Cletus Mushanawani News Editor
ZIMBABWE’S first Ambassador to Nigeria and one of Africa University’s longest serving lecturers, Ambassador Kholisile David Dhliwayo, died in Mutare on Tuesday.
He was 81.
The veteran educationist and prolific writer, who is survived by two sons and a daughter, is expected to be buried today (26 June) at Glen Forest Cemetery in Harare. Africa University Vice-Chancellor, Professor Munashe Furusa said, “As Zimbabwe’s first Ambassador to Nigeria, he did not only make history, and he also wrote that history at a time when the Pan-African ideal was still in its infancy.
Its powerful implications were not yet fully understood. “Ambassador Dhliwayo bravely answered the call of his nation to lay the foundation and groundwork of the good relations that we have today with our sister nation, Nigeria. His story is also one of an educator who was dedicated to Africa, African knowledge and the re-telling of the African story from the African perspective.
“Ambassador Dhliwayo yearned to show us, as African people, what we truly are – proud, steadfast, powerful, intelligent, and resilient. He was passionate about restoring to each of us the dignity that had been damaged by the experiences of slavery and colonialism,” said Prof Furusa.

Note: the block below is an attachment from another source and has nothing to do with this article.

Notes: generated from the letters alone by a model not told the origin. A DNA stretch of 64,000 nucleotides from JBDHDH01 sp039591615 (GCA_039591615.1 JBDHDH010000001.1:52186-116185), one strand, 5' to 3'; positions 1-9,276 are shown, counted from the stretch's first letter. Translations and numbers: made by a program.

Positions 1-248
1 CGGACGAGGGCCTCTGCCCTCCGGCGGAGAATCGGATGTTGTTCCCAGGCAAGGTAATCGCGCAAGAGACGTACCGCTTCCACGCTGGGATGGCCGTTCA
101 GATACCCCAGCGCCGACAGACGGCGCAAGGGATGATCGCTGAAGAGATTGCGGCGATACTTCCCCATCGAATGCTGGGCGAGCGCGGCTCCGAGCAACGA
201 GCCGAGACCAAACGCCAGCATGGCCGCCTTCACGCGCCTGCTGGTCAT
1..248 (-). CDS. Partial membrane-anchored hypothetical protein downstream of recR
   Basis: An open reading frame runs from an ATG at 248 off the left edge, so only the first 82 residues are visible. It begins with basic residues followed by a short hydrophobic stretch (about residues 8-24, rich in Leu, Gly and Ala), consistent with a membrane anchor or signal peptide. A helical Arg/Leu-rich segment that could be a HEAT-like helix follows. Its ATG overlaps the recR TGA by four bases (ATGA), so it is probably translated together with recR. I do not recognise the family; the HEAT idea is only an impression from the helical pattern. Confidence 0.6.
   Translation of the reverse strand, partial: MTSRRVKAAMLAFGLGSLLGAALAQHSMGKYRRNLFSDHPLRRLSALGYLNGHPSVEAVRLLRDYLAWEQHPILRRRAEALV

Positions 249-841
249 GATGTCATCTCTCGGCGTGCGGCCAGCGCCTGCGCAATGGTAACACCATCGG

The Ambassador’s philosophy and practice of teaching were deeply rooted in the love and devotion to his students and unswerving appreciation of African people, their history and culture, all which serve as a model of excellence worthy of preservation, emulation and transmission to this and future generations.
He wrote books on themes that include African democracy, African capitalism, the liberation of Zimbabwe, African international relations, Africa civilizations and trade.
As a teacher, he recently developed the International Relations Programme, which has gone on to become one of the fastest growing programmes at Africa University and at other institutions across the country.
In her condolence message, one of Ambassador Dhliwayo’s former students, Ms Memory Mandikana wrote: “Ambassador, you were a lecturer, father and mentor who taught us to identify with our Africanness. You taught us that our solutions lie within our continent, not without. The 2018 PhD class is heartbroken. Though we can never wear your shoes, we will keep the legacy going.”
Ms Natalie Mwayera wrote: “I am so sad, you were a distinguished gentleman. I loved the care and concern you always gave us.”